The smoke generated by the chutta comes into close touch with the mouth mucosa in reverse smokers. This produced smoke has a high alkaline pH, which makes it easier for chemicals like nicotine alkaloid, reducing sugars, and nitrogen to be absorbed. Aside from that, it raises internal temperature by roughly 760°C and intraoral air temperature by up to 120°C. Temperature changes operate as co-carcinogens as well. When compared to traditional smokers, these modifications are responsible for an increased risk of oral cancer.[11]

Effect of keratinization on detection of epithelial atypia

In the mouth, the palate is a highly keratinized region. Reverse smoking causes widespread hyperorthokeratosis of the palatal mucosa, which is frequently coupled with epithelial atypia.[16]

When comparing reverse smokers to traditional chutta smokers and nonsmokers, cytological research revealed a higher percentage of parakeratinization, hyper parakeratinization, and dyskeratosis. The palatal mucosa of reverse chutta smokers has a parakeratosis and dyskeratosis pattern of keratinisation, indicating an enhanced proliferative potential of the epithelium, and thus cytological assessment of keratinization pattern can be employed in the early diagnosis of high-risk lesions.[13] At the same time, lesions in highly keratinized parts of the mouth obstruct the exfoliation of probable atypical cells that emerge from the epithelium's deeper layers. The degree of keratinization has an inverse relationship with the accuracy of cytological diagnosis. The highly keratinized surface of the hard palate, similar to atypias, may obstruct the free migration of cancer cells toward the outer surfaces, contributing to the high rate of false negative diagnosis. If there is a breach in the epithelium, such as an area of ulceration, the cytological smears are likely to identify cancer cells much more readily.[16]

Reverse smoking and psychosocial factors

Human behavior is influenced and determined by a wide range of circumstances. Reverse smokers learned to smoke mostly from their mother and the people around them, primarily family and friends. Second, they are continuing the habit despite no physical advantages, and they have tried but failed to stop, implying that reverse smoking has a powerful psychological influence. Reverse smokers' lack of understanding of the harmful consequences of nicotine and tobacco-related products may explain why, when asked if they had seen any changes in their mouths as a result of reverse smoking, the most prevalent response was “no.”[6]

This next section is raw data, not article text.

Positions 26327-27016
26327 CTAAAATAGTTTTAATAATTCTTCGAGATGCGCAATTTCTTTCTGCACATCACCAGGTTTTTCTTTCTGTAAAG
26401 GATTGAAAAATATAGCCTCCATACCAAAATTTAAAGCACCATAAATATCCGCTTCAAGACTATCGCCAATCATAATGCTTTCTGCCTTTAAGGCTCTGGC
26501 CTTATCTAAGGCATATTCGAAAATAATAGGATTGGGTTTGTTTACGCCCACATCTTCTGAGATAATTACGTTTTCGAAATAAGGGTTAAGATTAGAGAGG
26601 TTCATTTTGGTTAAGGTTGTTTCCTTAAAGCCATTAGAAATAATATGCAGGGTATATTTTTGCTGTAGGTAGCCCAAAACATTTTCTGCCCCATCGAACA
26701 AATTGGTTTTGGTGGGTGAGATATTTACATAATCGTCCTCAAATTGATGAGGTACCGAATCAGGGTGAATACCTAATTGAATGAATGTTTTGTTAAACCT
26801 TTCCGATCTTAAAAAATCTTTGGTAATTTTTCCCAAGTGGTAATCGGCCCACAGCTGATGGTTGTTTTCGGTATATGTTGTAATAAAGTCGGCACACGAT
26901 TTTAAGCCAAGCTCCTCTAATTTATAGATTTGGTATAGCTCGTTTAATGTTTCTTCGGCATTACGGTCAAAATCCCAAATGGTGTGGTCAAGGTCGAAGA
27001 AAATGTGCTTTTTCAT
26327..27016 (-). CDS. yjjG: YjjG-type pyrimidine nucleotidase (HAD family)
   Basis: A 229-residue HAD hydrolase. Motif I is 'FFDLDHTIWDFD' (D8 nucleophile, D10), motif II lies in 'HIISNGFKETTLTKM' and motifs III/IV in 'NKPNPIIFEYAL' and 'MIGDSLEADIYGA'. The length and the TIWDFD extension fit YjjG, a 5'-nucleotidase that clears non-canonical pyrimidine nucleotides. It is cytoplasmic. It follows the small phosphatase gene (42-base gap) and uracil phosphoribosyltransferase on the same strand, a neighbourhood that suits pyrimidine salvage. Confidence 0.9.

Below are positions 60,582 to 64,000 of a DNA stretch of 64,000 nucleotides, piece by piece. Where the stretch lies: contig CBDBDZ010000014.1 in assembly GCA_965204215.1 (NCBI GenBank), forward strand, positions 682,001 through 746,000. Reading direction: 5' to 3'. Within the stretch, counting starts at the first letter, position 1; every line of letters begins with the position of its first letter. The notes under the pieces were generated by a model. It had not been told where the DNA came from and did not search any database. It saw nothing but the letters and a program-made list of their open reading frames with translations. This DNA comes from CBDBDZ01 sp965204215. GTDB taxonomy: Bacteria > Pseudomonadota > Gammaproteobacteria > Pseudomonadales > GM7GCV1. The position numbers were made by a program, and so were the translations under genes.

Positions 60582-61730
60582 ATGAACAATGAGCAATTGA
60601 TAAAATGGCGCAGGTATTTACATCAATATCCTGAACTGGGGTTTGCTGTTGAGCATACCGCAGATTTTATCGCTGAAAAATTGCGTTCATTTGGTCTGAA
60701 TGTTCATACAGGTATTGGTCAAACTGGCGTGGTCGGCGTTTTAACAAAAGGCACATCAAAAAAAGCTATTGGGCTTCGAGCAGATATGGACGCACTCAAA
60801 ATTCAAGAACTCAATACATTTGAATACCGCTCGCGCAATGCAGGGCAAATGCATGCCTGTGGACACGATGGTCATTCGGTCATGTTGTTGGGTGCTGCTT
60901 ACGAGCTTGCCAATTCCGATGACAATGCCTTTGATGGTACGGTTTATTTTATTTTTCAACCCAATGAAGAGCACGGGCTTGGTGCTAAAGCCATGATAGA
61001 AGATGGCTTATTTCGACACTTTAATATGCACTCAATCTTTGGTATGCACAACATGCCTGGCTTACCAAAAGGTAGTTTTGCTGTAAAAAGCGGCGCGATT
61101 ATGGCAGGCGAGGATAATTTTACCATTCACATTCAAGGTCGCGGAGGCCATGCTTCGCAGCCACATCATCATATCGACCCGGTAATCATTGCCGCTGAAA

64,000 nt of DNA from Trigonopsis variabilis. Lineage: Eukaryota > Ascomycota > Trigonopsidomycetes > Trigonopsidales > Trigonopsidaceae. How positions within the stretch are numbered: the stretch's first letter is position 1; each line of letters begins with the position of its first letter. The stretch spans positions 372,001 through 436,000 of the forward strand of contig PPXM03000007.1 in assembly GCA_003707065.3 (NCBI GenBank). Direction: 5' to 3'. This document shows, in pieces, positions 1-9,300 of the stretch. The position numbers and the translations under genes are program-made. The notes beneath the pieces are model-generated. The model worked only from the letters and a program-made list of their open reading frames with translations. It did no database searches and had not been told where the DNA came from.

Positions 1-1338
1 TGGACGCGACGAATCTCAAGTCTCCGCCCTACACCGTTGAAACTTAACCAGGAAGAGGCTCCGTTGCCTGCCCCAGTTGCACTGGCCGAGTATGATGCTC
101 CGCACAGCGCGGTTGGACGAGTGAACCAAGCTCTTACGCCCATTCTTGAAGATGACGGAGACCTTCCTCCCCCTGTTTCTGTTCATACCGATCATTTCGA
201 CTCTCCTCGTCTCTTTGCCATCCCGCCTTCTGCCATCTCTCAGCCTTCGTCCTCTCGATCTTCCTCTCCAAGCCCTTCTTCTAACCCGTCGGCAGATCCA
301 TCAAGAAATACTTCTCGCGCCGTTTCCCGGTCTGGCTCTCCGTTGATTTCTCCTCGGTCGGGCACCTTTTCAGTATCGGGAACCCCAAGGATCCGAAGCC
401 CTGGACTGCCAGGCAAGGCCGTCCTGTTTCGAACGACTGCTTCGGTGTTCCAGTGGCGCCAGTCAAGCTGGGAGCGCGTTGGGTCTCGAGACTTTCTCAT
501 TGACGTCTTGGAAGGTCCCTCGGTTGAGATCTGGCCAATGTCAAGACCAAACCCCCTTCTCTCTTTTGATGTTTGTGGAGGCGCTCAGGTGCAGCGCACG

The early age at which the habit is initiated, which causes the changes to look chronic and gradual; hence, the people may perceive them as normal. Furthermore, restricted access to health facilities and a lack of knowledge about dental health care might be linked to the social component that influences reverse smoking.[6]


  Discussion Top


Sri Lanka, Venezuela, Sardinia, and Panama are among the countries where reverse smoking is common.[17] Reverse smoking is particularly popular in the districts of Vizianagaram, Srikakulam, and Visakhapatnam in the Indian state of Andhra Pradesh. There are no recent studies on its exact prevalence because, as a result of urbanization and higher literacy rates, such practises appear to be on the downslide. The clinical manifestations of mucosal alterations caused by reverse smoking are diverse. In comparison to traditional smokers, the clinical appearance of oral mucosa varies.

Because of the close proximity of heat and tobacco products during smoking, the most apparent alterations linked with reverse smoking recorded in the literature were detected on the palate and tongue. Hyperpigmentation, depigmentation, stomatitis nicotina, preleukoplakia, leukoplakia, erythroplakia, and palatal cancer are the most common oral mucosal lesions linked with reverse smoking.[12],[17]